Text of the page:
Version:6.x-1.8» 7.x-1.x-dev

Patch was for D7 btw. We will backport this to D6 when the issue is resolved.

Status:Needs review» Reviewed & tested by the community

Patch in #16 works great and looks good. Thanks Eric!

Status:Reviewed & tested by the community» Needs work

I think we need to handle both cases (required publish and required unpublish). Therefore I'll set to needs work. The patch in #16 will need another small adjustment for that case and we can set this to RBTC and commit.

Status:Needs work» Fixed

This was already RBTC'd in #18. And the adjustment for the other case was trivial, so I committed it here.
http://drupalcode.org/project/scheduler.git/commit/2e2f3b3

We can re-open if the additional code doesn't work as expected.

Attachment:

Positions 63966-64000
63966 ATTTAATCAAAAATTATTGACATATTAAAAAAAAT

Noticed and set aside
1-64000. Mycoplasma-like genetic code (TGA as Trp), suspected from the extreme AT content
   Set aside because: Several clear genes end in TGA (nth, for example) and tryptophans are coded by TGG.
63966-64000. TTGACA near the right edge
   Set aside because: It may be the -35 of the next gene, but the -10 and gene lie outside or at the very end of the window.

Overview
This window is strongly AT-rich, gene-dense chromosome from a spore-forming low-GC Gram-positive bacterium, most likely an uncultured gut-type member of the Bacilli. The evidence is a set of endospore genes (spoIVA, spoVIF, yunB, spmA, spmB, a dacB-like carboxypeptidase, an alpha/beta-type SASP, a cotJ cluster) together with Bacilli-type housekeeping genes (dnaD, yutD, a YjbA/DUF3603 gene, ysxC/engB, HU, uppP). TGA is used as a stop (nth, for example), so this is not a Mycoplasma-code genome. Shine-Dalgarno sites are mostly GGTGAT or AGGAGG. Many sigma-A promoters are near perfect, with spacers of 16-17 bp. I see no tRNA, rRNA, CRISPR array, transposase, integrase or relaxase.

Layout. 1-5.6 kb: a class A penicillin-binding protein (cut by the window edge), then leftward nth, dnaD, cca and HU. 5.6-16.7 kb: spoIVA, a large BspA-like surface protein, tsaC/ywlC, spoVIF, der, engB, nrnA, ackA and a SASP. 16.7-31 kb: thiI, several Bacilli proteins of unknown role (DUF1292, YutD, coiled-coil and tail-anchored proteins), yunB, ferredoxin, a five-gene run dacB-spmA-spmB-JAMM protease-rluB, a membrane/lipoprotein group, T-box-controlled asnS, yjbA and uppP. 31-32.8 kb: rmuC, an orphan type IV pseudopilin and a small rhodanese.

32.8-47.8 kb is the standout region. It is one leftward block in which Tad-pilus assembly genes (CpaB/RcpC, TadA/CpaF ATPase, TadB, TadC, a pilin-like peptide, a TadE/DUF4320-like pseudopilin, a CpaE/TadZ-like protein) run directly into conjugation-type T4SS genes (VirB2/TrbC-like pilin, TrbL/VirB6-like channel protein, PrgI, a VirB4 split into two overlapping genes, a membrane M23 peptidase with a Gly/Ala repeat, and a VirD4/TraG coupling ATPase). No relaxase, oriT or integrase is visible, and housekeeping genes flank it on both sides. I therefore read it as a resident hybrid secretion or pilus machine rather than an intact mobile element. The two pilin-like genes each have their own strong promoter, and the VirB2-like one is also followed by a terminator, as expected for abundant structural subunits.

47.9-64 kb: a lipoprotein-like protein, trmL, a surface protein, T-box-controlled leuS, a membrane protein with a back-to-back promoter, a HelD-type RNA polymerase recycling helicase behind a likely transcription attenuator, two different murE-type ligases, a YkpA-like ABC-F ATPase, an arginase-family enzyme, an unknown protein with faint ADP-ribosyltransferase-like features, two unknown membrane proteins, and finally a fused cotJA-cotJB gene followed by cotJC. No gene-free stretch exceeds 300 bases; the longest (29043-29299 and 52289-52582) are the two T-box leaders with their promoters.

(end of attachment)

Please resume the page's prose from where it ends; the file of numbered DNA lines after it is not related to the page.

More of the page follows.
Status:Fixed» Active

Hi Rick,

I'm not sure that the change you made for unpublishing_required is exactly what we want. See the discussion above, particularly #2, 8, 9, 11.
We need to think about what we are trying to achieve with these options. With your new setting of unpublishing_required an author who is creating new content will never be forced to set the unpublish date, and I guess that is the scenario where it is most commonly needed. The checking will be bypassed until the node is published. If the node is never revisited then the unpublish date will never be forced to be set, even though the 'required' option is turned on by scheduler admins.

Jonathan
[edit: apology for setting this to active. Hope that is the right thing to do in this case]